Date fields are used in almost every type of import. For example, KPI value imports require a date field, initiative imports have start dates, and datasets can have date or time fields. If your date fields are coming from a single field in a database or Excel spreadsheet, it's easy for Spider Impact to know how to import the date.
When your dates are coming from a text format like CSV or JSON, however, or when they're the result of combining multiple fields, things can get a little more tricky. That's because different countries and languages store dates differently, and Spider Impact doesn't have any clues from the source file to determine how to read the dates. In these situations, the software goes through a specific order of possible date formats, many of which are unique to each locale.
Don't worry, you probably won't have to even think about this. If you try to import dates that look good to you, there's a good chance Spider Impact will be able to import them. For the sake of transparency, however, here are the full details of how Spider Impact imports dates.
Attempt 1: Bulgaria
If the user's browser locale is set to Bulgaria, Spider Impact will first attempt to parse text like 01.25.2021 as January 14th, 2022. If the user isn't from Bulgaria or the text isn't in that specific format, the software will continue to attempt 2.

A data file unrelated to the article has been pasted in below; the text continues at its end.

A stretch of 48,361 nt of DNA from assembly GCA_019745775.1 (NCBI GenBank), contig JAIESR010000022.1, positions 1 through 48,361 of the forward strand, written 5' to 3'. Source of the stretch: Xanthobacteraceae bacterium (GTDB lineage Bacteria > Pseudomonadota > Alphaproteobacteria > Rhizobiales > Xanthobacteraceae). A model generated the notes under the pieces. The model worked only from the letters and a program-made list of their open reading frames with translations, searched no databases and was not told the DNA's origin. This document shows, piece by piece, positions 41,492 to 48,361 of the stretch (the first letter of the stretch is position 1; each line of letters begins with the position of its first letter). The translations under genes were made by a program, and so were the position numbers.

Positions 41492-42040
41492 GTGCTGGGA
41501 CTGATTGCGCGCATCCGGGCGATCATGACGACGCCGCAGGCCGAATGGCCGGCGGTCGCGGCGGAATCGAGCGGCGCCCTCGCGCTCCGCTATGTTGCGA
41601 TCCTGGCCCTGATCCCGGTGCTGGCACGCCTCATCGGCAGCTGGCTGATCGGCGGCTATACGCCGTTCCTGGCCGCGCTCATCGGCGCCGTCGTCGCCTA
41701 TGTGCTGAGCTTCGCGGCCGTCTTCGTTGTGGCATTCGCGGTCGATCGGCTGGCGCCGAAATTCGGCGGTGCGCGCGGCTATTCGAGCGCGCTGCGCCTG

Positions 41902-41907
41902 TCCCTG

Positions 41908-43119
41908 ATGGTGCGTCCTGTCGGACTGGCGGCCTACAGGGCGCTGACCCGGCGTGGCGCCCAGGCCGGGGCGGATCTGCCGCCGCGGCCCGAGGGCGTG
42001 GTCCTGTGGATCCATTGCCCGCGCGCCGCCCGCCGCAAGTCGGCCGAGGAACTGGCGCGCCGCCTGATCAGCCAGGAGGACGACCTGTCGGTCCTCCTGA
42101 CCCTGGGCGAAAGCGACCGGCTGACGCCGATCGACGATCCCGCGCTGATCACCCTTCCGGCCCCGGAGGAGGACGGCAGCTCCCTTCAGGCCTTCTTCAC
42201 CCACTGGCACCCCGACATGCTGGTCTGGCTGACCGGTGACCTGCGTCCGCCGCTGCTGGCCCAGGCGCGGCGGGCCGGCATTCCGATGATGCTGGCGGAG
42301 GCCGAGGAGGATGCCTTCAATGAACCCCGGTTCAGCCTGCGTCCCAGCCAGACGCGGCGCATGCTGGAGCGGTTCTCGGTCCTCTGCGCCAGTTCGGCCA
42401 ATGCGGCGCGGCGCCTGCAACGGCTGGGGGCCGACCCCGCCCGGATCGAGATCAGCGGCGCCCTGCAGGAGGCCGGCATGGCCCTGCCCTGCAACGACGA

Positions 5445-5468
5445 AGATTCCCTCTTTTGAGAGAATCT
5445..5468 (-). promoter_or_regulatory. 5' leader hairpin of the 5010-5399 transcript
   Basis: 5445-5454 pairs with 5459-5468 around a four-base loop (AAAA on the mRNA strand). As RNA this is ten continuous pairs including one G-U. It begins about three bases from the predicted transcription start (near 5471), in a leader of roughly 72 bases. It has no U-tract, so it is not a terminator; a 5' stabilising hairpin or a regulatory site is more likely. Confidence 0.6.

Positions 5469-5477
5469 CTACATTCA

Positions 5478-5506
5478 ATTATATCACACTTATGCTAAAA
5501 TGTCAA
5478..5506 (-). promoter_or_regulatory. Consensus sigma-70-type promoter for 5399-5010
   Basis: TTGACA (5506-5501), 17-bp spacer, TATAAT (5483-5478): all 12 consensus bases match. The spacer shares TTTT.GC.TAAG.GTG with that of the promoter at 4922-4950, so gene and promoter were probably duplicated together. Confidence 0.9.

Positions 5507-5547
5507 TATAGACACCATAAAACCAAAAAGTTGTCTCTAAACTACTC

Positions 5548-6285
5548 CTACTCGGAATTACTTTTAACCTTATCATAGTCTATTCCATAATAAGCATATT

Attempt 2: Browser locale-based formats
For most users, the first thing that Spider Impact tries when trying to turn text into a date is Java's built-in date parsing. It looks at the user's browser to determine their locale, and then asks Java to treat the text as a date for that locale.
There are four formats for each locale: Full, Long, Medium, and Short. For example, here is the date January 14th, 2022 for each of the formats for the United States locale.
|Full||Friday, January 14, 2022 AD||3:46:00pm EST||Friday, January 15, 2022 at 1:12:45 PM Eastern Standard Time|
|Long||January 14, 2022||3:46:00 PM EST||January 14, 2022 at 1:46:00 PM EST|
|Medium||Jan 14, 2022||3:46:00 PM||Jan 14, 2022, 15:46:00 PM|
|Short||01/14/22||3:46 PM||1/14/22, 3:46 PM|
Java supports over 4,000 locales, so we've put together a spreadsheet with examples for every locale.
Attempt 3: Specific formats
If none of the locale-based formats match the text, Spider Impact will then attempt to parse the text using this specific list of formats. We're continuing to use January 14th, 2022 as an example. Missing year is assumed to be current year.
jan 14, 2022
Jan 14, 2022
JAN 14, 2022
jan 14 2022
Jan 14 2022
JAN 14 2022
January 14, 2022
january 14, 2022
January 14 2022
january 14 2022
14 January 2022
14 january 2022
To create a Datetime field, Spider Impact combines any of the date formats with any of the time formats. The date and time is separated by either a [space] or T.
Attempt 4: No day of the month formats
If the date doesn't match any of the formats specified above, Spider Impact tries the following formats, assuming that it is the first day of the month. We're using January 2022 as an example.
Attempt 5: ISO 8601 date format
If none of the date formats match, Spider Impact will attempt to parse the dates as ISO 8601. This is a well-defined format, but here are some examples for January 14th, 2022.